Placement blogs

Faculty of Humanities & Social Sciences' students share their placement and year abroad experiences.

Christmas Party, Free Coffees and Fifty Shades

📥  2016-17, Politics, Languages & International Studies

As there’s so much to update on, I thought I’d go for four mini-posts! So without waiting any longer…

The Christmas Party

Now, the NBCUniversal Christmas party is an event that is hyped up to the point where you’re excited for Christmas from about mid-August. As the date approached, I found myself seriously considering the extent of which I was looking forward to this more than actual Christmas (sorry mum). Each year it happens in a different location, with plenty of music, food and drink. This year’s theme was “Night Circus” and took place in the Waterloo Vaults (a venue that stretches out under Waterloo train station).

All the NBCUniversal TV Research interns (and Matt, who just happened to also be in the lobby)

All the NBCUniversal TV Research interns (and Matt, who just happened to also be in the lobby)

Getting dressed up in the office was taken pretty seriously here in research, topped by one of the interns bringing in a light up mirror. The event itself definitely lived up to expectations, with room after room filled with something new. Highlights included challenging various people to an arcade dance machine, eating nitrogen ice-cream and subjecting my colleagues to my terrible dance moves.

The Digital Research team!

The Digital Research team!

M. Night Shyamalan and Free Coffee

This placement has led to a lot of slightly surreal showbiz moments, but up there has to be when M. Night Shyamalan was the reason for the café on the newly acquired floor of our building becoming completely free. It started with a business update at a theatre near the office, during which James McAvoy and M. Night Shyamalan answered questions about their new film Split (which I definitely recommend, even if I literally had to hide my eyes behind my hands for some of it). However, on the more logistical side of the business update, the prospect of a subsidised café with real-life baristas was raised. To cut a long story short, M. Night congratulated us on the cheap coffee which was enough to persuade the Chairman that we should actually be having this coffee for free. So thanks M. Night, can’t beat drinking an Americano whilst looking over London.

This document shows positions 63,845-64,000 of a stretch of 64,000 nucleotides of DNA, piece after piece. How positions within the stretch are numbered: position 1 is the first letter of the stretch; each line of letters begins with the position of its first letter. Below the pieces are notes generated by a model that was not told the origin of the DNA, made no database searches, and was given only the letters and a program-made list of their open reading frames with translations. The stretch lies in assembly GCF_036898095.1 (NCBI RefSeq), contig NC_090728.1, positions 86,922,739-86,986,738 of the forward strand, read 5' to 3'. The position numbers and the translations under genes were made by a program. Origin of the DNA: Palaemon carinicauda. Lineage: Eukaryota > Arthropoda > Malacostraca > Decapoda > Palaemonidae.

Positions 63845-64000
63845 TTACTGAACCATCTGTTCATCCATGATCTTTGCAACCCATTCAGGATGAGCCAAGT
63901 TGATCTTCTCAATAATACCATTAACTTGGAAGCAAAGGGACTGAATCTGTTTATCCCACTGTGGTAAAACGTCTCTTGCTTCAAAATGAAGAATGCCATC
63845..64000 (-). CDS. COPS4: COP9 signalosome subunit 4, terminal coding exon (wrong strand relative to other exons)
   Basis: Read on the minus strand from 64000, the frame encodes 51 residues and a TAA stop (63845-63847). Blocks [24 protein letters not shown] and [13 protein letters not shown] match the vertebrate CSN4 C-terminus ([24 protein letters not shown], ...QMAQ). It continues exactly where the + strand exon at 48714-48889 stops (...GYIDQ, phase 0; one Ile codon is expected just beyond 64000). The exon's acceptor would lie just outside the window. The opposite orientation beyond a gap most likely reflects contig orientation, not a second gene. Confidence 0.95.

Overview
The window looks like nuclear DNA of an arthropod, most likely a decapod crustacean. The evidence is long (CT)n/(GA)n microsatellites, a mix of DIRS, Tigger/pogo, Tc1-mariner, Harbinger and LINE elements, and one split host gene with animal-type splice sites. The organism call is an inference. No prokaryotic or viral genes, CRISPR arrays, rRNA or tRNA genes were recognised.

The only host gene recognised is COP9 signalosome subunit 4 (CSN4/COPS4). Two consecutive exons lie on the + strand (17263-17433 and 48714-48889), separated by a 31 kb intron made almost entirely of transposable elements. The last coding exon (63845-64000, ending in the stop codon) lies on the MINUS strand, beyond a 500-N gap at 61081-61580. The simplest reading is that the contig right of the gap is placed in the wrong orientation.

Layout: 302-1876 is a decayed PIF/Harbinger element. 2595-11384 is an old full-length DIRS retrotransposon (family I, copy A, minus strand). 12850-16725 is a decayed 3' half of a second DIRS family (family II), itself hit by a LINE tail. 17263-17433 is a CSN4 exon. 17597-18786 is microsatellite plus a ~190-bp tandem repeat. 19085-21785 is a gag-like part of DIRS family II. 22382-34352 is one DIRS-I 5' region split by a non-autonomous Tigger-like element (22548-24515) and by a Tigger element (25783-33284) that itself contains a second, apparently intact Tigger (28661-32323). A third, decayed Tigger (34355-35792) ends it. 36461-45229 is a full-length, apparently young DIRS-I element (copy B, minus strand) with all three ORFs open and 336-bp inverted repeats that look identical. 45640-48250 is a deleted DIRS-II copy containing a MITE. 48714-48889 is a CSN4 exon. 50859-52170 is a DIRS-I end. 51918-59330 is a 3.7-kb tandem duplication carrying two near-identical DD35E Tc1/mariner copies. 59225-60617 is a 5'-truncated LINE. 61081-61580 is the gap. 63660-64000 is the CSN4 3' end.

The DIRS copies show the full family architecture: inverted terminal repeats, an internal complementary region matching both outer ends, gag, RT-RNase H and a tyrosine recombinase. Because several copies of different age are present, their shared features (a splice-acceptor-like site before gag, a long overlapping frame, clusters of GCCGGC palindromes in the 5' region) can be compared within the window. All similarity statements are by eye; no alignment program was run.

So close, yet so far.

So close, yet so far.

InterMedia

As I mentioned in a previous blog post, I am now a member of the committee for the LGBT+ employee resource group OUT London. Part of this has involved reaching out to the cross-media LGBT+ alliance InterMedia UK. Subsequently, I attend monthly steering committee meetings at offices across London (recently this has included Channel Four and ITV). Ultimately, the group’s aim is to make the media industry more LGBT+ friendly and getting to discuss issues with such a plethora of industry professionals has been incredibly insightful. It’s still early days, but there are some cracking events coming up.

Found the Channel 4 logo IRL

Found the Channel 4 logo IRL

50 Shades Darker Premiere

I first read Fifty Shades of Grey when I realised that I could get it for free because I shared a Kindle account with my mum who had already bought it (a mixed blessing). It was therefore incredibly exciting to open my emails one Thursday and see that I had won an internal contest to attend the premiere that evening. Walking to Leicester Square, I could see the lights and hear the crowds as we approached the cinema. As luck would have it, we arrived on the red carpet at the same time as Jamie Dornan and the flash of cameras was unreal. Security moved us down the red carpet quickly, but we still were able to take lots of pictures. Before the film itself, we were treated to a glass of champagne and a quick introduction from E. L. James herself. It’s safe to say I could get used to that lifestyle!

Not pictured: me basically throwing my phone at another intern to get this photo before security moved us on.

Not pictured: me basically throwing my phone at another intern to get this photo before security moved us on.

 

I've officially reached the halfway point of my placement, but I know the next half will likely be just as eventful!

 

Year Abroad IV – moving to Siena, Italy

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📥  2016-17, Politics, Languages & International Studies

Siena, Italy                                                    March, 2017

Buongiorno a tutti! Long time, no see. I have now started the second part of my Year Abroad – my study exchange in Siena, Italy.

Why Siena?

I decided I wanted to do a study exchange rather than a work placement in Italy because I wanted to try out both options. I felt quite confident with my Italian before coming to Italy but I thought spending the spring and summer months as a student in this beautiful country would be the dream – good weather, amazing food and a lot of young people.